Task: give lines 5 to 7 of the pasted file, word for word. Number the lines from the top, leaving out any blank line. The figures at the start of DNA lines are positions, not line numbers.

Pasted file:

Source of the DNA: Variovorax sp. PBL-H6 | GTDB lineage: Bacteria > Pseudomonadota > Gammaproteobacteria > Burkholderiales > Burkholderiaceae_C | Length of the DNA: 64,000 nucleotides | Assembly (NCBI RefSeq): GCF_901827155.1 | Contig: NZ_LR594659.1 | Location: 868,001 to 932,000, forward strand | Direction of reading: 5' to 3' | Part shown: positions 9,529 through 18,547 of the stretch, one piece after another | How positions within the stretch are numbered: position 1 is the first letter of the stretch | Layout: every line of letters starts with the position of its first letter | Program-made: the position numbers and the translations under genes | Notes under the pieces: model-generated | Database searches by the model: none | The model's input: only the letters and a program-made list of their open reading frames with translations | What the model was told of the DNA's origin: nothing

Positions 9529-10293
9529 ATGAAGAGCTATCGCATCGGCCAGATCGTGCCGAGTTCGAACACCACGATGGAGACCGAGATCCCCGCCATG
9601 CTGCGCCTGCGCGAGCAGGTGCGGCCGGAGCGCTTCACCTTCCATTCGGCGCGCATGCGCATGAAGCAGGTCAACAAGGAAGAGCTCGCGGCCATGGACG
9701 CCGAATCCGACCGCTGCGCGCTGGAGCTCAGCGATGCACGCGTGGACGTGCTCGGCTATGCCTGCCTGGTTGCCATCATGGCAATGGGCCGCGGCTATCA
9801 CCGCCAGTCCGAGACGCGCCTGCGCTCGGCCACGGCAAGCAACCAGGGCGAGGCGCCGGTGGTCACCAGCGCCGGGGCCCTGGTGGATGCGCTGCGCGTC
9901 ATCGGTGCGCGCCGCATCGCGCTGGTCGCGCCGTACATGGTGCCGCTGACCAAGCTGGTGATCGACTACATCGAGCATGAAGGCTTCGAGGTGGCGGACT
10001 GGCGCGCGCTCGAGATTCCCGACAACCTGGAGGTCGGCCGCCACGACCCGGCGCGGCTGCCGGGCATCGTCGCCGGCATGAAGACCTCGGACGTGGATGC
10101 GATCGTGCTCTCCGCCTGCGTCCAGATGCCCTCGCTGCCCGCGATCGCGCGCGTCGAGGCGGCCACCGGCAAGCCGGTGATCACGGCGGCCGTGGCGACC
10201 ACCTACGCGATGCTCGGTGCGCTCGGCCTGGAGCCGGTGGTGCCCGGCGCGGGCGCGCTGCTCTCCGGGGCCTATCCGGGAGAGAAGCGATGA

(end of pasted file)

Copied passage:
9701 CCGAATCCGACCGCTGCGCGCTGGAGCTCAGCGATGCACGCGTGGACGTGCTCGGCTATGCCTGCCTGGTTGCCATCATGGCAATGGGCCGCGGCTATCA
9801 CCGCCAGTCCGAGACGCGCCTGCGCTCGGCCACGGCAAGCAACCAGGGCGAGGCGCCGGTGGTCACCAGCGCCGGGGCCCTGGTGGATGCGCTGCGCGTC
9901 ATCGGTGCGCGCCGCATCGCGCTGGTCGCGCCGTACATGGTGCCGCTGACCAAGCTGGTGATCGACTACATCGAGCATGAAGGCTTCGAGGTGGCGGACT